After leaving Duke in his junior year to help build a multi-million dollar company and work at Google NYC, Jeremy Welch did what few startup junkies would: he returned to college. Now back at Duke and as a member of the class of 2014, Welch, who entered Duke as a member of the Class of 2009, is continuing his study of philosophy.
Welch left Duke in 2008 to work for a young social media marketing company. A B.N. Duke scholar, Welch had studied philosophy and become involved in entrepreneurial groups on campus.
He had worked for an internet service provider in high school and became interested in coding while at Duke. That work left him with an itch to enter the business world and ultimately to launch his own business.
"I didn't want to have to wait on anyone else. I could just start companies," Welch said. "Once I had this realization, it was hard to stay in school."
In March 2009, Welch joined Invite Media, a buying platform for online display media (DSP). At Invite Media, Welch worked on coding and technical operations and built a third-party platform product.
In 2010, Google bought the company for nearly $70 million. Although Welch thought of returning to school, he then received an offer from Google and spent a year working with them, performing similar duties as he had at Invite Media. In 2011, he co-founded WHAM Labs, a software engineering consultant group, and is currently the president.
In 2012, Welch decided he could continue his consulting work and also have time to complete the Duke degree he had left unfinished in 2008. He returned this past fall semester.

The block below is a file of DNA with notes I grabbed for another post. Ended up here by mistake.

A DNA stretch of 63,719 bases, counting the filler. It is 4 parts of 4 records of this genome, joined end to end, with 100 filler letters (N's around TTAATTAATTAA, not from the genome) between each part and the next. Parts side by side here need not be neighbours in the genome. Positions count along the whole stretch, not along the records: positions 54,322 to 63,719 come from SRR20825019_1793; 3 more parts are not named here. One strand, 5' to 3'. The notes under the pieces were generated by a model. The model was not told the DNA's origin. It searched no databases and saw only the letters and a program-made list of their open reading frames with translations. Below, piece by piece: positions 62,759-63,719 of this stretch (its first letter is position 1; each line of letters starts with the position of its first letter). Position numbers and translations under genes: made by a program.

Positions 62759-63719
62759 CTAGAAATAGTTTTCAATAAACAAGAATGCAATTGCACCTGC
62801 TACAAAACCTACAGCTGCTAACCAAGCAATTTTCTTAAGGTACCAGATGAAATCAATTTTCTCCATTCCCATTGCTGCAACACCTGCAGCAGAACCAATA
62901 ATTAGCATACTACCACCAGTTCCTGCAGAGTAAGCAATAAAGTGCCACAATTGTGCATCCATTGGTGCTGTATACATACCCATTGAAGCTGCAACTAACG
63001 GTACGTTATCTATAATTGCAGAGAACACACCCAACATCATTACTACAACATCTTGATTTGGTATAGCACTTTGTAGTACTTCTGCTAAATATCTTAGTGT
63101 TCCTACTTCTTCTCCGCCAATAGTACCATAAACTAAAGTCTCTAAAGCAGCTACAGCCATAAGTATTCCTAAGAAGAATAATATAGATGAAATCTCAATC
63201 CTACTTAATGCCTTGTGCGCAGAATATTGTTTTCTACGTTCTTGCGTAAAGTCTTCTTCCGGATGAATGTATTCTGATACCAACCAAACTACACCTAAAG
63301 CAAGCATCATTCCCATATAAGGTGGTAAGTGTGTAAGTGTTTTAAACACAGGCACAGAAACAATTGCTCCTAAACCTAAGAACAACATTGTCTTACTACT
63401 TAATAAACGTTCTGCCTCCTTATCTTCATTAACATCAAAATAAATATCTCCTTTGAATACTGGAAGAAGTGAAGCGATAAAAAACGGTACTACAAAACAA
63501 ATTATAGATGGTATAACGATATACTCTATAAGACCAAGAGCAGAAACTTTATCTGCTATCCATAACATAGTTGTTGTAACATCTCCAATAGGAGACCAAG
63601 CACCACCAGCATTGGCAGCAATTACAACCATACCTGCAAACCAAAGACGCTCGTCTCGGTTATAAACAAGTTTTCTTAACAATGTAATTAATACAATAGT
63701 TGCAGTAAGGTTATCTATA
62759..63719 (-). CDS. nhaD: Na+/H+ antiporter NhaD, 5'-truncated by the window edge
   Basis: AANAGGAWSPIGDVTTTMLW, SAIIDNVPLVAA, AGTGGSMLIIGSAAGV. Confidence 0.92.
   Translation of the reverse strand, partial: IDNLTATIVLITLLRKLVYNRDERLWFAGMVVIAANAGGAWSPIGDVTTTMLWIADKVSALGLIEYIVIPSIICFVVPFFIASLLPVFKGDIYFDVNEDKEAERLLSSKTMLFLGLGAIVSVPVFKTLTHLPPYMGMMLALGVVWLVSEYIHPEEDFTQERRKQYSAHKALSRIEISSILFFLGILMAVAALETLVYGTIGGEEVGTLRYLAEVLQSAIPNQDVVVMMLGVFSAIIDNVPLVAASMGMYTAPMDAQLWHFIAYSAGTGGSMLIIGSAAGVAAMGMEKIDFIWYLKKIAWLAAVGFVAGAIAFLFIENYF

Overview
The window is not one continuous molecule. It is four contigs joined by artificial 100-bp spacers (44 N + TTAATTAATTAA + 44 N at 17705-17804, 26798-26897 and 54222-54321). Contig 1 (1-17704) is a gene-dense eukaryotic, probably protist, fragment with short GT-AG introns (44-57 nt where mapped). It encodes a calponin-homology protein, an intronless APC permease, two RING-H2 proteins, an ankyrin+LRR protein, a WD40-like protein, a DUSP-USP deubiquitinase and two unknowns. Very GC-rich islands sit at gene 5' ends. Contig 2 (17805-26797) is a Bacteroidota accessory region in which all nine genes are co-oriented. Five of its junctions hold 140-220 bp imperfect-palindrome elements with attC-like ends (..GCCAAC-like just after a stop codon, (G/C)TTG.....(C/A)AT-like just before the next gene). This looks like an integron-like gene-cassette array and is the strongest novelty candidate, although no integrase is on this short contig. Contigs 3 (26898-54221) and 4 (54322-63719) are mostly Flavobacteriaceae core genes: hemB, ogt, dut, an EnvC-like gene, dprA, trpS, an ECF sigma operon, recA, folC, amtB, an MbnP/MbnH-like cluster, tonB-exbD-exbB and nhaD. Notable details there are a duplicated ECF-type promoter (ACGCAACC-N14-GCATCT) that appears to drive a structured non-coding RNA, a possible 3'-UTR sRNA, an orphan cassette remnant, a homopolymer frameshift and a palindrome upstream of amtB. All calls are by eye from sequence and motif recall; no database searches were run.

"I had this incredible experience and worked crazy hard. But through the process, what I learned more than anything was how complex the overall process of business is," Welch said, explaining the value of returning to get a degree with a major in philosophy.
In addition to returning to the classroom, Welch is back among student entrepreneurs, mentoring younger students. He is a member of the Innovation Co-Lab, a network of undergraduate students interested in start-ups. The student entrepreneurial community, he said, "has grown significantly" since he left Duke in 2008.
Welch advises students interested in starting their own business to stay at Duke and finish their degree first, encouraging them to start a business on the side but determine whether their businesses are growing at a significant pace before they wholeheartedly commit to working full-time.
But for his own part, Welch says he has no regrets leaving Duke early.
"You have to work your tail off to be in a position for luck to help. I feel lucky that things worked out, but I’m also not under the guise that it was just luck," Welch said.